August 16, 2007
New Site: To Aggregate or Not to Aggregate? (2 of 4)

"New site" may not be a YouTube killer. However, there are two problems facing the networks, in my opinion, that are bigger than YouTube, two-fold, and relate back to an essay I wrote earlier this year about network television branding.

The first problem is that the way that consumer habits and technology have evolved have pushed content advertising to a variety of sources, on-and-off-line.

NBC, which I will focus on because it has a strong network-branded online presence, cross-promotes and airs programs on its cable networks (USA, Bravo, Sci Fi), and has agreements with iTunes, YouTube, MSN and AOL and sells programs on DVD, which are also circulated through Netflix. (See this story from Jon Lafayette in TelevisionWeek last September.)

Ubiquity does raise awareness of particular programs, but the effects on network identity and its ability to brand a programming flow are a little murkier. As the record industry has discovered, that increases the pressure to produce more content that people actually want, and makes both hits and flops much more evident.

To get a sense of NBC's current distribution strategy, I looked at video on, iTunes, and YouTube. Although these are not the only distribution channels the network uses, they represent three key online platforms: network website, paid downloads, and a video sharing site. I used, as a sample, the shows currently streaming on, with the exception of Heroes, which I added back although full episodes were recently removed until the second season.

A full season of all of the series in the comedy or drama categories that are on for free were also available on iTunes. "Heroes", not on, was the most expensive full season collection. Meanwhile, serialized programs Heroes, 30 Rock, and Friday Night Lights were the most promoted on the YouTube NBC channel, which was otherwise mostly SNL and late-night TV clips.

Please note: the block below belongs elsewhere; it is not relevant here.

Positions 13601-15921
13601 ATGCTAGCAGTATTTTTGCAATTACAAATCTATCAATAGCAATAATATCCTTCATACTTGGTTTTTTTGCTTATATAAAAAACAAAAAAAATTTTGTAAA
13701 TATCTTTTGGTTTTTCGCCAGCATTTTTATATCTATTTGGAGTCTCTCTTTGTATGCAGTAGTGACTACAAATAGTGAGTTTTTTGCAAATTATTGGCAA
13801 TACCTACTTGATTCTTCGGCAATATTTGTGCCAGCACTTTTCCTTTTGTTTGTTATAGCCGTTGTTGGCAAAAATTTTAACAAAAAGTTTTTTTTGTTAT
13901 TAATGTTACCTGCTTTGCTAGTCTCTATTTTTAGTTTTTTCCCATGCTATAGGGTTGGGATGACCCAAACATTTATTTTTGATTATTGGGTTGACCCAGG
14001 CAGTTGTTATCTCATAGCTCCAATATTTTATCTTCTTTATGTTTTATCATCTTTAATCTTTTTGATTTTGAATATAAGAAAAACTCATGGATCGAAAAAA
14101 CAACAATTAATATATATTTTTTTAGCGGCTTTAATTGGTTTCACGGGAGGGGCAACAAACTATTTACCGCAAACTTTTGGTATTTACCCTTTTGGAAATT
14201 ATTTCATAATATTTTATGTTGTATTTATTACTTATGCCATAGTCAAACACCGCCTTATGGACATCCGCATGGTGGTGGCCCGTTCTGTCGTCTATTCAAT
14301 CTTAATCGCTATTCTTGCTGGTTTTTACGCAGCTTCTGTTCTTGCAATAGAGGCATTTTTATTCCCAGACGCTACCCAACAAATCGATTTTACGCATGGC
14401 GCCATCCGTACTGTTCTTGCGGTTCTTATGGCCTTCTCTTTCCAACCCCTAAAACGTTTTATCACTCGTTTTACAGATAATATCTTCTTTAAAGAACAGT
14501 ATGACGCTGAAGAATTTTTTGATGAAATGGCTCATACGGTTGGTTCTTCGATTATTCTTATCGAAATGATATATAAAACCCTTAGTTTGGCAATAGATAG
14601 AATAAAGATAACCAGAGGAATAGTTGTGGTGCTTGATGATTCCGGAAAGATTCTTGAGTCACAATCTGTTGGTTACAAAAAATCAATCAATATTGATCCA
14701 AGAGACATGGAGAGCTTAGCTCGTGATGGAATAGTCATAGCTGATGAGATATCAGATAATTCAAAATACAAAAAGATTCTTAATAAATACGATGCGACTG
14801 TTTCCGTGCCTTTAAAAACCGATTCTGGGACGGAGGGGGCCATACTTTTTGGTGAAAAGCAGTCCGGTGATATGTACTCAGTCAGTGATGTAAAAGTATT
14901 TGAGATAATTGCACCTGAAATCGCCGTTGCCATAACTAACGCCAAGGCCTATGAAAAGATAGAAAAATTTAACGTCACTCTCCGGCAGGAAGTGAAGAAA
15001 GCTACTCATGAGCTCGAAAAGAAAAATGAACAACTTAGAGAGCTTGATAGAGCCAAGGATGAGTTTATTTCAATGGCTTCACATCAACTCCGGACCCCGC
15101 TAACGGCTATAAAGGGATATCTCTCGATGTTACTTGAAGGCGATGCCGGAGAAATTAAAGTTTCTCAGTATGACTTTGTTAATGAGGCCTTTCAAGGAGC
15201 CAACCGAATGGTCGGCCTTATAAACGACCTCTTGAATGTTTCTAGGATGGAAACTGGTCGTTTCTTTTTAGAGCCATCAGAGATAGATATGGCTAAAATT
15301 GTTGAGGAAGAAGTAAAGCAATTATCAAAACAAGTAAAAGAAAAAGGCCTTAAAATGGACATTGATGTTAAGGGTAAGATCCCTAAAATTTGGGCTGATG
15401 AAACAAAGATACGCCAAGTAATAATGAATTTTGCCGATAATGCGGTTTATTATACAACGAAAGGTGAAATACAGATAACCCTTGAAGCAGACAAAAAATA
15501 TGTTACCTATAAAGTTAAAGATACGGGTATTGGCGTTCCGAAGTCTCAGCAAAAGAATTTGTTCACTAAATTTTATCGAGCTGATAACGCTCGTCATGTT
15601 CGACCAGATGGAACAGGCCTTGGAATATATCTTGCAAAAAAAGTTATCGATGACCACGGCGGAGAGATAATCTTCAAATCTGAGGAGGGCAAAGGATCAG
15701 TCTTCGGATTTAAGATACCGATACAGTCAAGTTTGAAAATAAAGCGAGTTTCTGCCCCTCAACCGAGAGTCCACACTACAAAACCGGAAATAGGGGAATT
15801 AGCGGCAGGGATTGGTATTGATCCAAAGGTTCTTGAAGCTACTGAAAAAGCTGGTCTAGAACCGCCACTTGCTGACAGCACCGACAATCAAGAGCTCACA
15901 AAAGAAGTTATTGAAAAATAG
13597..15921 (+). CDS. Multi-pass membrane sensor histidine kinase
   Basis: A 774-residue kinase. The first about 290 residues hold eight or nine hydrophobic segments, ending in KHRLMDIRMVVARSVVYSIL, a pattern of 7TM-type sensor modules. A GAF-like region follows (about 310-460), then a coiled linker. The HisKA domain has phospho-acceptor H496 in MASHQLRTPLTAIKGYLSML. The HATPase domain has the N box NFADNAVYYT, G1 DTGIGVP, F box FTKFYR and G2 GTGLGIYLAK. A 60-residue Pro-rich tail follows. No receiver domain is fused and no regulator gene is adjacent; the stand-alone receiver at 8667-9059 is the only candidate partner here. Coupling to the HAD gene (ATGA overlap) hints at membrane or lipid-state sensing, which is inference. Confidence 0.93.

Cancelled shows like Raines and Andy Barker, PI were available on both and iTunes, but not promoted on YouTube. Treatment of reality shows and soaps, which are more time-sensitive, varied, with only more recent episodes on iTunes and, and relatively little presence on the YouTube channel.

I provided a full breakdown of how NBC's distribution plays out across all these platforms:




Hey Eleanor, just wanted to add a little bit from the iTunes front, since some of their offerings have changed since you made this table. For instance, Passions was first announced as cancelled and then will be moved to DirecTV soon, with DirecTV having exclusive rights from then on to four new episodes a week, so it will no longer be available in any other platform. (For more, look here, here, and here.

Simultaneously, the remaining NBC soap opera--Days of Our Lives--is now available on iTunes. See more here.

On August 17, 2007 at 10:50 PM, Eleanor Baird said:

Thanks for the update, Sam!